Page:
Indigenous Health Learning Resources
As part of preparation for a placement in Northern Ontario, we highly encourage all of our Rehabilitation Sciences learners to familiarize themselves with factors impacting the health and well-being of the Indigenous and Francophone populations in Canada. You can also work with your preceptor to incorporate completion of modules into your placement experience. To facilitate this, we have provided a number of high quality learning resources from reputable organizations across Canada. As they occur, you will also be invited to events related to Indigenous and Francophone Health while you are on placement in Northern Ontario.
Specific to Indigenous Health, we ask that learners choose at least one module from each of the two main categories listed below: A) Indigenous Relationship & Cultural Safety B) Indigenous Histories and Contemporary Issues in Canada. A third category is also provided which are links related to Medical Education at NOSM University. You will be asked to report on which modules you completed as part of your end of placement program evaluation.
A) Indigenous Relationship & Cultural Safety
Indigenous Relationship and Cultural Safety Courses from Cancer Care Ontario.
Earn certified credits and enhance your knowledge and cultural competency of First Nations Inuit and Métis people by completing the courses available:
- First Nations, Inuit and Métis Culture, Colonization and the Determinants of Health
- Aboriginal History and Political Governance
- The Need for Cultural Competence in Healthcare
- Current Array of Aboriginal Health Services
- CCO – Aboriginal Cancer Strategies and Ontario Renal Network
- Indigenous Knowledge and Traditional Health
- Aboriginal Community Health Services
- The Health Landscape of First Nation, Inuit and Métis People
- Truth and Reconciliation Commission of Canada (TRC) and the United Nations Declaration on the Rights of Indigenous Peoples (UNDRIP)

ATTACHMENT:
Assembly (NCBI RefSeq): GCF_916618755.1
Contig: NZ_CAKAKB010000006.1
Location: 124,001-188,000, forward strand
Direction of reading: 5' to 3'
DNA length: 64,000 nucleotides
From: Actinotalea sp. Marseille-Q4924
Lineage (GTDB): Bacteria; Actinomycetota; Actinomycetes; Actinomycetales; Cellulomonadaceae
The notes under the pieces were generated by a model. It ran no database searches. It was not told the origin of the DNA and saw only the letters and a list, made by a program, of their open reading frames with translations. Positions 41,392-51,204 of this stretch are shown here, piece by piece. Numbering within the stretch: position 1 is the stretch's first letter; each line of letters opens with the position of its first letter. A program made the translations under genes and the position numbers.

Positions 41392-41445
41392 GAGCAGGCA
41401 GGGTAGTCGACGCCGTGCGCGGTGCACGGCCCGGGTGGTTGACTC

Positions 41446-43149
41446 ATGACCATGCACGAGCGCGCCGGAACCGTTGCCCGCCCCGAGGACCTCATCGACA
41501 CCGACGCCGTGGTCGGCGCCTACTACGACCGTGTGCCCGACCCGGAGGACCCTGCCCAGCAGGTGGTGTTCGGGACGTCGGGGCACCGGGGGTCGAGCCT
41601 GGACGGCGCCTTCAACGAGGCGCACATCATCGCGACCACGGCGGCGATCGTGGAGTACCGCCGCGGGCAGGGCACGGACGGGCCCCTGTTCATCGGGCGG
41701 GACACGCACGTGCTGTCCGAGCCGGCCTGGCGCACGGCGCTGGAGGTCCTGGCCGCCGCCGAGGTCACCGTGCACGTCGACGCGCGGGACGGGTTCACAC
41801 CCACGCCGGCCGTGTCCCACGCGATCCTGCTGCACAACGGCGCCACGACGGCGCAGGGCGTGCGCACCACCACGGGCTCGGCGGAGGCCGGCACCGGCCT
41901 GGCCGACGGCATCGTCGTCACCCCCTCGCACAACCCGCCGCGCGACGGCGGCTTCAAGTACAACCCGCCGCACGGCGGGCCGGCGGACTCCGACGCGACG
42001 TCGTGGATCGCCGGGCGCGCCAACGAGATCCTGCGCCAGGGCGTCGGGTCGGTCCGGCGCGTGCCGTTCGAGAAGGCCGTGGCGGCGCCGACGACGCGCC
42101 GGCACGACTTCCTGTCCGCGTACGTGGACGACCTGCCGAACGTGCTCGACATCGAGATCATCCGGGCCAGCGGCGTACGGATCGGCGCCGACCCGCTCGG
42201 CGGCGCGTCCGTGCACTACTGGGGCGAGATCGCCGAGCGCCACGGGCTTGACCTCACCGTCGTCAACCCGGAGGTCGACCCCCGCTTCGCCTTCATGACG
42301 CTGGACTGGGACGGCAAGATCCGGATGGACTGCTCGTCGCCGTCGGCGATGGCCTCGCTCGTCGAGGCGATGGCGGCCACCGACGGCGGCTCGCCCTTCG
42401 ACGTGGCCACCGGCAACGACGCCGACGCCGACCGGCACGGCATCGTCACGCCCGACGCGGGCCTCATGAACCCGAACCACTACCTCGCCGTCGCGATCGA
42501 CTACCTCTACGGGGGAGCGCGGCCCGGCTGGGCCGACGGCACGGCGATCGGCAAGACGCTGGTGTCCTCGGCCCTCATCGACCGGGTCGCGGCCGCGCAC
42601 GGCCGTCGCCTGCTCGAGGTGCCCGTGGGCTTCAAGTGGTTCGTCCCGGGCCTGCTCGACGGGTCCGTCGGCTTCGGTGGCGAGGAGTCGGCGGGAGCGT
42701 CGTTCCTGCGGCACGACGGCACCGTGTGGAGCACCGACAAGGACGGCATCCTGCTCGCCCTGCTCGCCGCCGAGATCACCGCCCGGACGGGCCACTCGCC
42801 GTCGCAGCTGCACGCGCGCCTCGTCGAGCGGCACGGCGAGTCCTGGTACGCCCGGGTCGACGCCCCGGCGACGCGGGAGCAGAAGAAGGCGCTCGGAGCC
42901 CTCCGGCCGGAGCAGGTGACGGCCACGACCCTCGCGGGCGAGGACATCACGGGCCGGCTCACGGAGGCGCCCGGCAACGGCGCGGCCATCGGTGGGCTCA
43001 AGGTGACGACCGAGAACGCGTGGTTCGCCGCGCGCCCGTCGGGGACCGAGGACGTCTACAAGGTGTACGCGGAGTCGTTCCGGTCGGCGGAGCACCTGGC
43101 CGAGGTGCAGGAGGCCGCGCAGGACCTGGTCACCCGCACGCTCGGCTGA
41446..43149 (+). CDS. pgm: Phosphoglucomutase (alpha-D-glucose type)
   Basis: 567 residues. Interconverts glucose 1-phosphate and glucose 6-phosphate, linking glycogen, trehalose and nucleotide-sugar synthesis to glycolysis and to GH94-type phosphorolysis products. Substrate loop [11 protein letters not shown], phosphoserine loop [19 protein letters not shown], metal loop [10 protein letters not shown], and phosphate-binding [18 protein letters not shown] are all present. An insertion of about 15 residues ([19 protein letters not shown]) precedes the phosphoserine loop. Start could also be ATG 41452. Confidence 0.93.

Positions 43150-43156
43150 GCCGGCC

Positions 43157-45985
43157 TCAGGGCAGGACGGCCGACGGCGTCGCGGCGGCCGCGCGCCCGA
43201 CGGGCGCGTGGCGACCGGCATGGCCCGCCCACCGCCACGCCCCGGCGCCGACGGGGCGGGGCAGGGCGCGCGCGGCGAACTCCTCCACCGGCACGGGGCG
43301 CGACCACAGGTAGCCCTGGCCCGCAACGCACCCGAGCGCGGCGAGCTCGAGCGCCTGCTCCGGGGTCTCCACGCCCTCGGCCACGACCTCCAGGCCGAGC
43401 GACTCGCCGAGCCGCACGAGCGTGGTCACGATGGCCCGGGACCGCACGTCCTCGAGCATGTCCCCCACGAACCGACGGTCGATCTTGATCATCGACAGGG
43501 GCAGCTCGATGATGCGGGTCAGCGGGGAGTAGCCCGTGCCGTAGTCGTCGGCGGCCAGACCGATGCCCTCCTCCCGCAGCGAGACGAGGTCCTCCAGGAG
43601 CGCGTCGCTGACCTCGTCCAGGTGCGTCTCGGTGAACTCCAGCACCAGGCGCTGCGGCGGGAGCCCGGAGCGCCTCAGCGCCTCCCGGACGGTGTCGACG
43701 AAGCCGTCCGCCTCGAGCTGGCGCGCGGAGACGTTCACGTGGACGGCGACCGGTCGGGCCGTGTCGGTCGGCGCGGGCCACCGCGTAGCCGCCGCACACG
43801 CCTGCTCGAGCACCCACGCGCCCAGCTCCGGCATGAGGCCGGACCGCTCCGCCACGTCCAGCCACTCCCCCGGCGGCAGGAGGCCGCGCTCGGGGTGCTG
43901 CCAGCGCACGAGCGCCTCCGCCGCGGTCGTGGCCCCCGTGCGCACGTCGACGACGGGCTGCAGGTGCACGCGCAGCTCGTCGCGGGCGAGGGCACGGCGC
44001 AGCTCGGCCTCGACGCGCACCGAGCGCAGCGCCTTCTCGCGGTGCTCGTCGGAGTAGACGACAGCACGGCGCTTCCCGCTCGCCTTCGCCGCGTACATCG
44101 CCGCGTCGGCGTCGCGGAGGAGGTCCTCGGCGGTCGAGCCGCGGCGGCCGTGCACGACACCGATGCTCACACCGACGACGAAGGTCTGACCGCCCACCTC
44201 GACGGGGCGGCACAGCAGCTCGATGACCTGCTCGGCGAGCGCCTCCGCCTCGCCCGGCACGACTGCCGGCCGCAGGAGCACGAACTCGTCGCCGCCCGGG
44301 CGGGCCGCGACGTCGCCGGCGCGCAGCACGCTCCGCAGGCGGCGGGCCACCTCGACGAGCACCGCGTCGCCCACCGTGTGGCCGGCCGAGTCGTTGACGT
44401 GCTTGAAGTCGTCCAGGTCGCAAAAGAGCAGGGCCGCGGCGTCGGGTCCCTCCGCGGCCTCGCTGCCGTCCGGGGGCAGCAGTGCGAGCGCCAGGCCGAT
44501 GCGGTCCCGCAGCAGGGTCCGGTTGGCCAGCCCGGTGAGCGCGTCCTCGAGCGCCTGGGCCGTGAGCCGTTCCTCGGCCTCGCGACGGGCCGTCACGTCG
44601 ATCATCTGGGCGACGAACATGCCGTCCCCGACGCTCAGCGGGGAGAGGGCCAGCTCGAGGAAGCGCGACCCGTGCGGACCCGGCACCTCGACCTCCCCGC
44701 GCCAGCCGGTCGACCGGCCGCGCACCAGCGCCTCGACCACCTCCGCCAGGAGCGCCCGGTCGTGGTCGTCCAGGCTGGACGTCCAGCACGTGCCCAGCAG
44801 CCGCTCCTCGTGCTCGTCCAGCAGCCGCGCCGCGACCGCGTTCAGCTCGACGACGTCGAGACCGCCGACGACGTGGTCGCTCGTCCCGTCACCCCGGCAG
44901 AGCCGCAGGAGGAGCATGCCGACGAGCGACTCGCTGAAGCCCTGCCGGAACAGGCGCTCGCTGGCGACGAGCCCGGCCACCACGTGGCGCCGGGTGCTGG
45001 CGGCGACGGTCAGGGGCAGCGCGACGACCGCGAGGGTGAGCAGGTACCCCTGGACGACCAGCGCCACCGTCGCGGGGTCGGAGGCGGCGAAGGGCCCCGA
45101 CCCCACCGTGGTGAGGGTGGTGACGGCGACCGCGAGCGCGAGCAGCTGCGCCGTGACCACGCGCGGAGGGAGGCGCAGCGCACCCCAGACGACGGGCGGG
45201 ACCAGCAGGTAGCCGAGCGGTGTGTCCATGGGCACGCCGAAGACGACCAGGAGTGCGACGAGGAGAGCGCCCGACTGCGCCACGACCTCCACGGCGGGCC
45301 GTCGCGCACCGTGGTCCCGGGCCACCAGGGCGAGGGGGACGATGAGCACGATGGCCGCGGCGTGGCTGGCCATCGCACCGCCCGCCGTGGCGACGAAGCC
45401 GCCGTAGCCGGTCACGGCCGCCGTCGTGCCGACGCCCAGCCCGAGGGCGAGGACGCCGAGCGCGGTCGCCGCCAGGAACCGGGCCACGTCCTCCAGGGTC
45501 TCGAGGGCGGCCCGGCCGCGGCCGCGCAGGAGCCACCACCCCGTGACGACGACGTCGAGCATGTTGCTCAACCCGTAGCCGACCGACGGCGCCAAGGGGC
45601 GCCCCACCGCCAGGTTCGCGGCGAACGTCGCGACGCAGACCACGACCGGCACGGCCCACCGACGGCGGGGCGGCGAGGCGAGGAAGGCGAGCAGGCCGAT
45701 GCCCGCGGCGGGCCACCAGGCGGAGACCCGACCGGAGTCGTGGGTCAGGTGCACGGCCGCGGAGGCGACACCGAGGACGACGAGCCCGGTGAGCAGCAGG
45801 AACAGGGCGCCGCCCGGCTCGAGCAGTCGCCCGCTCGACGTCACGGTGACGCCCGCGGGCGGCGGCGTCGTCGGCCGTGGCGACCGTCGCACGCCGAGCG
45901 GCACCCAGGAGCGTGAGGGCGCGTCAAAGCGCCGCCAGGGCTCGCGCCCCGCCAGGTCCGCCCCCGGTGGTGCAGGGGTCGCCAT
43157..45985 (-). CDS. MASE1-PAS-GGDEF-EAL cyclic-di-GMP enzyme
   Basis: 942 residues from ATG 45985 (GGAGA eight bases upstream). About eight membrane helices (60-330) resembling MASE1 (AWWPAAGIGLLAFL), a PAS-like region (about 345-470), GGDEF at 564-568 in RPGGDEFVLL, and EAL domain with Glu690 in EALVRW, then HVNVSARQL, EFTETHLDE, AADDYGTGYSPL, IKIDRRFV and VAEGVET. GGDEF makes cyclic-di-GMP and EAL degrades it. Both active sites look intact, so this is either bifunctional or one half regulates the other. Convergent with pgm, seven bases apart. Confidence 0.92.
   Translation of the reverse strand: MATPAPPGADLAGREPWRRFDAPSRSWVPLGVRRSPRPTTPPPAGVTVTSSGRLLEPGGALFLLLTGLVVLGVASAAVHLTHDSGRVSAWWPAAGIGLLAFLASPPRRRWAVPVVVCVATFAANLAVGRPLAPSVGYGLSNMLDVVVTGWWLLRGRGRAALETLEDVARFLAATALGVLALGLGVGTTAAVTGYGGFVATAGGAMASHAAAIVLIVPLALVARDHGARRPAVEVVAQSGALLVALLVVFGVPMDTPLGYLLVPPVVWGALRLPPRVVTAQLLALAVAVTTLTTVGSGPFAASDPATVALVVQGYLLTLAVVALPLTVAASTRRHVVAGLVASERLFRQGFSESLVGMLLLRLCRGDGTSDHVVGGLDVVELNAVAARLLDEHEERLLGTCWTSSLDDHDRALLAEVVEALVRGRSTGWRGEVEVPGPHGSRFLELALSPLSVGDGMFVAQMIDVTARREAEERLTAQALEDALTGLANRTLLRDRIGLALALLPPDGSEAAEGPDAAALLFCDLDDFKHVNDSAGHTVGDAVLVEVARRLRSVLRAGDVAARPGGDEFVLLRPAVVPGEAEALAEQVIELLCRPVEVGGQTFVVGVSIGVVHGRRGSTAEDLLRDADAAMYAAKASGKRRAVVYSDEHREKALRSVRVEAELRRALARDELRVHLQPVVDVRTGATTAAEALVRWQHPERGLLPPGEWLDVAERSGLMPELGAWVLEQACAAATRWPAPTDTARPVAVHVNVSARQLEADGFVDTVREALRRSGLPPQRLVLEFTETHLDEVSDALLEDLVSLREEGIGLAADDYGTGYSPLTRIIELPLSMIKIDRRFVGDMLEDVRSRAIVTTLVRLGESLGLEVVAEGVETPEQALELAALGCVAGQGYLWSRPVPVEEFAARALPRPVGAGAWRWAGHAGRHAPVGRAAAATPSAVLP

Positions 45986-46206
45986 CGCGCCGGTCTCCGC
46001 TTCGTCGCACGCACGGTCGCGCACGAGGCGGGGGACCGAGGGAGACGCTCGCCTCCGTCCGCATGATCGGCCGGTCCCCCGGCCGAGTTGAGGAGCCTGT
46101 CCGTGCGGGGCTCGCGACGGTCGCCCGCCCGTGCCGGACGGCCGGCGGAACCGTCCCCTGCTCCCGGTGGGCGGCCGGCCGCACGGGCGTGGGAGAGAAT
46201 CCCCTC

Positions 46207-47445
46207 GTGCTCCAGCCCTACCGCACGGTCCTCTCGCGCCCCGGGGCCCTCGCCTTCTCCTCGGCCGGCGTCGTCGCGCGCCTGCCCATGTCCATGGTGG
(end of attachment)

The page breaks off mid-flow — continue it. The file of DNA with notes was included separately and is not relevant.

- Health Literacy – Indigenous Perspectives on Health and Well-being
- Chronic Disease Prevention for First Nation, Inuit and Métis People
Each module is approximately 90 minutes.
This national webinar series provides an opportunity to share knowledge, experiences, and perspectives in support of collective efforts to strengthen Indigenous cultural safety across sectors. There are 15 webinars in this series.
Each webinar is approximately 90 minutes.
The purpose of the Ne’iikaaniganaa Toolkit (Anishinaabe word for ‘All our Relations’) is to educate workers at all levels within the health care system and equip them with tools and resources that can effectively move organizations towards addressing implicit bias and discrimination and strengthening equity and inclusion for all Indigenous Peoples. The toolkit also provides tips and strategies for supporting Indigenous communities during COVID.
Approximately 25-30 minutes.
The Assembly of First Nations has developed the “It’s Our Time” First Nations Tool Kit as the basis of a comprehensive strategy to reach out to First Nations students, teachers, schools, communities and the Canadian public at large. The resource is designed to bring together First Nations and non-First Nations people and foster a spirit of cooperation, understanding, and action.
The toolkit includes 22 modules, including: